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How to Re-energize Students for a Spring Performance

Updated: Apr 18



If you’re preparing students for a spring recital, you may encounter a syndrome I’ll call “end-of-year lethargy”. As summer approaches, students often show signs of fatigue or apathy.


They enjoy lessons and playing their instrument, but they’re just ready for a break. The nice weather is calling, summer vacation is just around the corner, and spring activity schedules are busy. (For tips on helping students balance sports and music, click here.)


Preparing tired students for an end-of-year performance can be difficult. Here’s how I re-energize my students in the spring months to keep them engaged and motivated.


Storytelling to reinvigorate a recital piece. 


If your student’s recital piece starts to sound like they’re just going through the motions, try taking a different approach. Ask them to come up with a storyline that fits the themes in their piece.


You can ask them guiding questions, such as:

  • What is the overall character of the piece? Sad? Happy? Peaceful? 

  • What does the opening phrase sound like to you? Animals playing? People dancing? A quiet stream?

  • Where does the theme change? What’s happening here? Does the action of the story change? Maybe a wolf starts chasing the animals, or the quiet stream becomes a raging river.


Attaching storylines to music reinvigorates student’s interest and helps them express the music better. 


Change up your lesson routine


Having students do a different musical activity in lessons can re-energize them I find that when students take a break from the keyboard they come back to their music more engaged and focused.  


I like to use music games that reinforce concepts the students have learned over the year. In addition to providing a departure from the norm, it’s a great way to start review before the summer months. (Several of the games I developed are on my website if you need some ideas.) To make it extra fun, I keep a box of inexpensive prizes in my Studio and let the students choose one when they win.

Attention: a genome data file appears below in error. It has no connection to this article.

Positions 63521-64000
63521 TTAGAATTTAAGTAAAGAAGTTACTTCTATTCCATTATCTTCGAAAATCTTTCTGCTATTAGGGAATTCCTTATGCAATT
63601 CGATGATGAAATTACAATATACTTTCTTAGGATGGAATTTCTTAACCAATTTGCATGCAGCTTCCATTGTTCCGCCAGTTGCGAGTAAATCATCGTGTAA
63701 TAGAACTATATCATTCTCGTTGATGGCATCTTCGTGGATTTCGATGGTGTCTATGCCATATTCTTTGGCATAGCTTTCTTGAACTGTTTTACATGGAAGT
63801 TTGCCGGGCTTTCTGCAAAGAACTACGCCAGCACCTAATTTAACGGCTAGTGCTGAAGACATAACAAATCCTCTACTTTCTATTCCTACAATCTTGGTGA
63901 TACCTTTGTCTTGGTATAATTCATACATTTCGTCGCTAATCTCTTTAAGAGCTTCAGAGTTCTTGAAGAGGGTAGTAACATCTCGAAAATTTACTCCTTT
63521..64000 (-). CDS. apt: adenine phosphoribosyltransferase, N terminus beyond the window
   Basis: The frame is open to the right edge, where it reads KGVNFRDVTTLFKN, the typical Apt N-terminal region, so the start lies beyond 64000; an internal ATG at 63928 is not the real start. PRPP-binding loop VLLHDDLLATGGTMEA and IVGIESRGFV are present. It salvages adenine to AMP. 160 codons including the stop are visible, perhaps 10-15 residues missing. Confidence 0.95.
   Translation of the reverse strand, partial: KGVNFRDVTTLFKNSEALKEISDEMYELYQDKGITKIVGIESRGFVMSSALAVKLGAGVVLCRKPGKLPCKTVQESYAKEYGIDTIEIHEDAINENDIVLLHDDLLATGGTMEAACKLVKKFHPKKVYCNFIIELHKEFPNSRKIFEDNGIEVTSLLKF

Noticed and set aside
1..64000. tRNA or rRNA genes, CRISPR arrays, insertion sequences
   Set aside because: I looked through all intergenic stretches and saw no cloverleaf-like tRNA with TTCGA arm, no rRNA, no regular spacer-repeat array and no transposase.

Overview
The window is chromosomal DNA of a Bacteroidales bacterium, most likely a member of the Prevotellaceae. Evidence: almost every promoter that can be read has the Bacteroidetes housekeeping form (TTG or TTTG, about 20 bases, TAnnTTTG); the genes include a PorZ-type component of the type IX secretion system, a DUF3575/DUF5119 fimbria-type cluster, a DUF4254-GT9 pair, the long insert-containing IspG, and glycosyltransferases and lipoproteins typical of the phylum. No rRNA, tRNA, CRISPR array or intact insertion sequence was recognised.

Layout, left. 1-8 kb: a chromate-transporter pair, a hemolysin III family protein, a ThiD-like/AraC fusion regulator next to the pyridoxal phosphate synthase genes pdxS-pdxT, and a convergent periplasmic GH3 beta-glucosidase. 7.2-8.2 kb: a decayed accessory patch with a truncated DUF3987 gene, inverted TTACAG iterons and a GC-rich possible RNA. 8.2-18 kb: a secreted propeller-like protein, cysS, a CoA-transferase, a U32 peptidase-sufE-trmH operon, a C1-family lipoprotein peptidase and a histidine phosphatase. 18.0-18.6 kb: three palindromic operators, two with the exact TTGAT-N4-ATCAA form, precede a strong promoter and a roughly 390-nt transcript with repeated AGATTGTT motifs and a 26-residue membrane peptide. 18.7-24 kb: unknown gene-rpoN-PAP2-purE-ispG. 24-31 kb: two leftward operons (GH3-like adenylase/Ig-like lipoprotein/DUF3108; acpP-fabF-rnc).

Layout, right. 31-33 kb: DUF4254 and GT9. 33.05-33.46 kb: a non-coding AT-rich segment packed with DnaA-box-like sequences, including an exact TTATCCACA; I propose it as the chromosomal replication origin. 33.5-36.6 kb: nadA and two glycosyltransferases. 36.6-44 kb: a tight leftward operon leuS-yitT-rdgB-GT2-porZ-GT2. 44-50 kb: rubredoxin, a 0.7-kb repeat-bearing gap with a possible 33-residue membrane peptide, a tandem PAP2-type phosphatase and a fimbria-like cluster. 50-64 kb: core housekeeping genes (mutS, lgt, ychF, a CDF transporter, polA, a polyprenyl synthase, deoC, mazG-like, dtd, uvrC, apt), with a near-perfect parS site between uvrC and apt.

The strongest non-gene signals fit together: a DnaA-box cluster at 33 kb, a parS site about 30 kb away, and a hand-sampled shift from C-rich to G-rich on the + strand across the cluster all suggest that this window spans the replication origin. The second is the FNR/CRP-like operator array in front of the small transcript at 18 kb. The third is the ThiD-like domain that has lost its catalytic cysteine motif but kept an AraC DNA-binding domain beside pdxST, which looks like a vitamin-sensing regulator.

Do guided listening exercises


Guided listening exercises are an excellent way to get students thinking more carefully about each musical element and its importance to bringing out the true character of the music.


Here’s how I conduct my listening exercises:


  • I created a listening playlist in my youtubemusic account with pieces of different genres, characters and lengths. (I always play professional recordings by a pianist with excellent technique and expressiveness.)

  • I choose an appropriate song from this list and give the student a guided listening worksheet (the worksheet I use can be found here)

  • I ask them to read through the questions so they know what they’re listening for

  • I then play the piece twice as they complete the worksheet


Listening exercises provide a break from the keyboard, a chance to recognize how elements and character relate to one another, and a chance to hear music by professional performers.  


I hope some of these suggestions work for you. I love feedback - please comment below if you are willing!


Happy teaching!


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